IBM Corp [IBM] will next year make available an entry-level set of software tools for modeling and managing applications, part of a broad attempt by IBM to attract new classes of business developers.
During 2004, IBM will make available products from its Rational business unit through the developerWorks Toolbox, a CD containing evaluation copies of IBM’s developer tools and software runtimes.
Inclusion of Rational’s tools will introduce the concept of application lifecycle management (ALM) to Toolbox, launched this year and aimed at early-stage developers.
IBM believes the addition of ALM will meet the needs of project managers, tester and application architects, moving beyond the toolbox’s more technology-focused developer subscribers.
Toolbox is available under IBM’s developerWorks program, which schools programmers in building applications using IBM code. The Toolbox provides copies of IBM’s WebSphere development tools, DB2 database and Lotus collaborative software.
CDs are customizable and save developers money, IBM claims. The company has said WebSphere Studio, through Toolbox, costs 50% less than the full price.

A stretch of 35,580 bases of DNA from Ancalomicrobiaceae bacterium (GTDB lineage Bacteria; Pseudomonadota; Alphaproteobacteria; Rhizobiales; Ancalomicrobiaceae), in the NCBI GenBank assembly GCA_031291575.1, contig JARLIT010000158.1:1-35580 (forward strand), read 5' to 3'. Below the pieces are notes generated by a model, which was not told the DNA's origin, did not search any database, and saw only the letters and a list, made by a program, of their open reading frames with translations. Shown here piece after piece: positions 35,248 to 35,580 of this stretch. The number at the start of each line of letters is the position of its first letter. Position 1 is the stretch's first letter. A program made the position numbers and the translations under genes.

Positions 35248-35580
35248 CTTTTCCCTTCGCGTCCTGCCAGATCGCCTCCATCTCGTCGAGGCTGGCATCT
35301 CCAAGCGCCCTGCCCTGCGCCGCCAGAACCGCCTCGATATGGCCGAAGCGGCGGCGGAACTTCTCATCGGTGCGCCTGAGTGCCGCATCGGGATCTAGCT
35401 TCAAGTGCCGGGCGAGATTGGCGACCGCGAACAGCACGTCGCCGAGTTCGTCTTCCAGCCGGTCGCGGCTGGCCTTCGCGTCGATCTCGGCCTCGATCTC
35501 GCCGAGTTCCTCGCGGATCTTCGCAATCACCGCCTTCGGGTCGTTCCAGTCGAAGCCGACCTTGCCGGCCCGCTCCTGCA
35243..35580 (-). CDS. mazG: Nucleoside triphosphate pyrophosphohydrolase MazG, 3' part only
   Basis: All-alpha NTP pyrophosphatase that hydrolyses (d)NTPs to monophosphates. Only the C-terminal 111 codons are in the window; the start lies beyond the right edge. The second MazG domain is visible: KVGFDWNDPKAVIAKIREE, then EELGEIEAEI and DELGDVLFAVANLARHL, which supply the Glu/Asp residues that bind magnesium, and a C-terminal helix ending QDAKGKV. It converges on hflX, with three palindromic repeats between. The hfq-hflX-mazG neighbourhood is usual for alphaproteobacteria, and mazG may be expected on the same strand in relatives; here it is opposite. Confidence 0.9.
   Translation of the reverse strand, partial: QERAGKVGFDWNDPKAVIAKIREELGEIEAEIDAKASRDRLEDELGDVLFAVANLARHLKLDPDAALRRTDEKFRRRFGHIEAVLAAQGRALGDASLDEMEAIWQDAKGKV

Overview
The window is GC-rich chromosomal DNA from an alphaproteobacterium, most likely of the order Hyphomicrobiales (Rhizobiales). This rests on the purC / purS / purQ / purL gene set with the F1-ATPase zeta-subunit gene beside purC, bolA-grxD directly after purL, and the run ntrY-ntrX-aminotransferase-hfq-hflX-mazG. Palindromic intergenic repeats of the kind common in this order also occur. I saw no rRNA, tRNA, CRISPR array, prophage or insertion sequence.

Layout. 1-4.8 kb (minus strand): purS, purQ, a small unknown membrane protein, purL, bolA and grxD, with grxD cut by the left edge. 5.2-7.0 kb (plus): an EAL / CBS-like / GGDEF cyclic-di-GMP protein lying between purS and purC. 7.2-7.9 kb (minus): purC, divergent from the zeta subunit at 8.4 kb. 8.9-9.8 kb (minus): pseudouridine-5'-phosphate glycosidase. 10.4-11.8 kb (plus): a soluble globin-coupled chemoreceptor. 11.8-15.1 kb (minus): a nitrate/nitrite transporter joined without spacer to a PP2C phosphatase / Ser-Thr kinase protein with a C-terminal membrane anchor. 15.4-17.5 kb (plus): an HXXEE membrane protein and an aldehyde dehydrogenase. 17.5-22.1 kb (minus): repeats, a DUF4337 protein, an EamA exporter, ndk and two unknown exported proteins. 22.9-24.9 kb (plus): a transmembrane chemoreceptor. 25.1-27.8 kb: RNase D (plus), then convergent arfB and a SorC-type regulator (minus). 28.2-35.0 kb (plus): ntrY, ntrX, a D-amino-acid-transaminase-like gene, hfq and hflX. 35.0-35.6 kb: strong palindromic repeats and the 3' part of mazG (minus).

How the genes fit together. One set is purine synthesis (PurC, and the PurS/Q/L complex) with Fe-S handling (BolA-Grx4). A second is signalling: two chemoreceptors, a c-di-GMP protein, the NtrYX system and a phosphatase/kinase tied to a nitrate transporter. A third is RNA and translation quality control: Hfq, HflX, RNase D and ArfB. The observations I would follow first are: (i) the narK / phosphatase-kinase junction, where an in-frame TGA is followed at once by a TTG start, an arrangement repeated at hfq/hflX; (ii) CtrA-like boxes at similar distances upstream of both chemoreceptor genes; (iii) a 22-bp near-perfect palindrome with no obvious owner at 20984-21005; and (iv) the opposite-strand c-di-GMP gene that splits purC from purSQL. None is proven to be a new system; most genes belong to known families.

The Toolbox is an attempt to get programmers playing with IBM’s code at an early stage, building in loyalty and ensuring applications are built for the company’s platforms on a on-going basis.
Rational, with competitor Borland Software Corp [BORL], are now promoting such tools as a system to build and manage applications that last and scale, via ALM. The ALM strategy fits a web services world, where code is supposed to be distributed and easily re-usable.
Such ALM tools typically move beyond the grass-roots coders and builders that dominate application programming, and appeal to higher-level architects, testers and project managers.
IBM is likely to also expand its off-line developerWorks offerings, such as training and seminars, with special programs for this new set of developers.
This article was based on material originally published by ComputerWire.